Pop manager extraordinaire Simon Napier-Bell had had eugh. He'd had eugh of pop groups. He'd had eugh of the constant grief at home with his two ex-boyfriends bickering and bleeding him dry; and most of all he'd had eugh of the music biz. But then he fell in love with a new passion - the Far East; and a dynamic new duo - George and Andrew - jointly called Wham! Soon, in an audacious attempt to have the best of both worlds, he found himself offering to arrange for Wham! to be the first ever Western pop group to play in communist China - a masterstroke of PR which, in one swift stroke, would make them one of the biggest groups in the world. What follows is an exciting, unpredictable and hilarious romp around the more curious corners of the world as Napier-Bell dives into the unkwn, attempting to achieve the unachievable. We soon find ourselves in the company of a wonderful cast of petulant pop stars, shady international 'businessmen', and a hilarious confusion of spies, students and institutionalised officials and ministers as he edges ever closer to inadvertently becoming one of the first Westerners to break down the walls of communist China.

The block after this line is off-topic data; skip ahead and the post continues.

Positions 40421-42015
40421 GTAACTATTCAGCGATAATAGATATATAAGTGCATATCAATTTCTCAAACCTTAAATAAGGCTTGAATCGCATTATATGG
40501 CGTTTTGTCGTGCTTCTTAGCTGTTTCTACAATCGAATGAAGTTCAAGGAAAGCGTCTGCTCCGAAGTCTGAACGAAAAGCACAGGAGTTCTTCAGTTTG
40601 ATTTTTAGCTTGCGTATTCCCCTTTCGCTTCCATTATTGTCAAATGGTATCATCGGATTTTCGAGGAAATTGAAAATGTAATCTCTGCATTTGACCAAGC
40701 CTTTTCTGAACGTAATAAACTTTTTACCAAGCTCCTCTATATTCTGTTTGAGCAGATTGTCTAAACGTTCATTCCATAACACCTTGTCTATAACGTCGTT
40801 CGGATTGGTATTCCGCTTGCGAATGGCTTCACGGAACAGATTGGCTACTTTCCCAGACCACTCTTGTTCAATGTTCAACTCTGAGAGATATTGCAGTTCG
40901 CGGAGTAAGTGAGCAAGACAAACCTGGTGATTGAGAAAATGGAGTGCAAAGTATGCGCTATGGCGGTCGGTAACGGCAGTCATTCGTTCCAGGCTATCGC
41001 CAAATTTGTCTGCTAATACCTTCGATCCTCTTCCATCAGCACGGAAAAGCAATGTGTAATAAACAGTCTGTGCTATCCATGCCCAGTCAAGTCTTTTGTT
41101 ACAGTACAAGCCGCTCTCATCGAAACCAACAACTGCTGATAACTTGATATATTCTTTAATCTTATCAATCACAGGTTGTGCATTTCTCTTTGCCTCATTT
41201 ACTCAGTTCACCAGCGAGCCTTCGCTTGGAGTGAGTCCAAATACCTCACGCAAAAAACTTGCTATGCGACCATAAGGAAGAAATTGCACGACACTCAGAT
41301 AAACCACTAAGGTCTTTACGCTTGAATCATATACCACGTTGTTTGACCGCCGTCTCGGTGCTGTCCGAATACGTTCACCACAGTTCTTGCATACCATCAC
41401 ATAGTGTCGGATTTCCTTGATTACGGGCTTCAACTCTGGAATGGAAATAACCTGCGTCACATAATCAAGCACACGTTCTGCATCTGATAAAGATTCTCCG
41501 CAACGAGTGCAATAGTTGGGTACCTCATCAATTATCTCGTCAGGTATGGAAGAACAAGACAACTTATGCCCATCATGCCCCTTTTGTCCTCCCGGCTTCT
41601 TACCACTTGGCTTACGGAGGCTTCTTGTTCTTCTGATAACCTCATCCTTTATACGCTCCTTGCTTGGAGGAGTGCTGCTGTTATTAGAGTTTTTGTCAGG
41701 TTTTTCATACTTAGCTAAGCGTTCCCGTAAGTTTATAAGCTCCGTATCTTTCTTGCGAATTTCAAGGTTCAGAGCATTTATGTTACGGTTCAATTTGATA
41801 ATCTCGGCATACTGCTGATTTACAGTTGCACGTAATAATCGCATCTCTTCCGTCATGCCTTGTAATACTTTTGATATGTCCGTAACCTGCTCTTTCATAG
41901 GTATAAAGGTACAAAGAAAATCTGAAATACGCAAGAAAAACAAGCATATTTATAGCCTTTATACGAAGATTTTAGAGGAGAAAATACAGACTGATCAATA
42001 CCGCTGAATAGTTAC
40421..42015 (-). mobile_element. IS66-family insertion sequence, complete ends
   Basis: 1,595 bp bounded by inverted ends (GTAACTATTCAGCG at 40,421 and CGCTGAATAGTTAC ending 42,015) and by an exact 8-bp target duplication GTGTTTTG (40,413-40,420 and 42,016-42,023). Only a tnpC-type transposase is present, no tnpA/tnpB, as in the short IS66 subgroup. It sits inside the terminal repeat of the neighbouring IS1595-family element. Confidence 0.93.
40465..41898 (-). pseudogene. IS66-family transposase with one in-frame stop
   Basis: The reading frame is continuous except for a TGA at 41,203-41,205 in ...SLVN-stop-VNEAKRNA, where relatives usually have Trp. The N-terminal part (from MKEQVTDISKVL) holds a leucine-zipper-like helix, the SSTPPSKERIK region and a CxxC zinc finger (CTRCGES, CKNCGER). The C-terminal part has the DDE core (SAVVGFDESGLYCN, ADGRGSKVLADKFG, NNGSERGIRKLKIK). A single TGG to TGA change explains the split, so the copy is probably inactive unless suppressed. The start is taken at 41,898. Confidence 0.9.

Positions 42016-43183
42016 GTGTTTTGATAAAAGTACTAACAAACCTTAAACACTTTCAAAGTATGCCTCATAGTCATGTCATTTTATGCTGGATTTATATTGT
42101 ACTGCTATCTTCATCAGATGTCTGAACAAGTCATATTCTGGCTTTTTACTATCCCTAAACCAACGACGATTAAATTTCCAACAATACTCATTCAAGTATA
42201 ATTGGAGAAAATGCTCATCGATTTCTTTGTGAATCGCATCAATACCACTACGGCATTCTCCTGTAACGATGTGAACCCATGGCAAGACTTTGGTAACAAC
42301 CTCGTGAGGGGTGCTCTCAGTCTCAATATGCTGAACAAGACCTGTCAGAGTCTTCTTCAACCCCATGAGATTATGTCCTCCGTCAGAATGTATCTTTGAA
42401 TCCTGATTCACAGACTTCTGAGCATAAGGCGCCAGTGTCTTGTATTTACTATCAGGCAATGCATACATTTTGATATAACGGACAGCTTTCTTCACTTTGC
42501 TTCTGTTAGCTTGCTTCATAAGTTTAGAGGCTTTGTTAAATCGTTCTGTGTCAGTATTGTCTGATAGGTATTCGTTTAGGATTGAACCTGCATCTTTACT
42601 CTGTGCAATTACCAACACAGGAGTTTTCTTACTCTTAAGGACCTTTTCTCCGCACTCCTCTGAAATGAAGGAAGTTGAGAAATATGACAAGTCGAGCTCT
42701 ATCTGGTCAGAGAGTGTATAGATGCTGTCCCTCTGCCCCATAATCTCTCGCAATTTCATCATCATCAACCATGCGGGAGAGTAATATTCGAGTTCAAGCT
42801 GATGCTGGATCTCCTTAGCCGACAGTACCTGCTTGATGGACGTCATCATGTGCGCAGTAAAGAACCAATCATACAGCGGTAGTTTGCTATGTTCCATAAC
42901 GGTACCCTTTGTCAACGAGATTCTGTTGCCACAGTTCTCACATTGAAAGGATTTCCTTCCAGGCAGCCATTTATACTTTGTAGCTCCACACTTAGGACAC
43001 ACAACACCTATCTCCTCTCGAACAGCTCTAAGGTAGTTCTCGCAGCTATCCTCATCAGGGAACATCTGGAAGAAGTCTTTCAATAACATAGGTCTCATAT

In the 1960s Simon Napier-Bell managed the Yardbirds and co-wrote Dusty Springfield's huge hit 'You Don't Have To Say You Love Me' (also the title of his first book - 'The classic hidden history of Sixties pop' Jon Savage). He subsequently managed Marc Bolan, Japan, and Wham! as well as many other laughably less successful groups. www.simonnaplerbell.com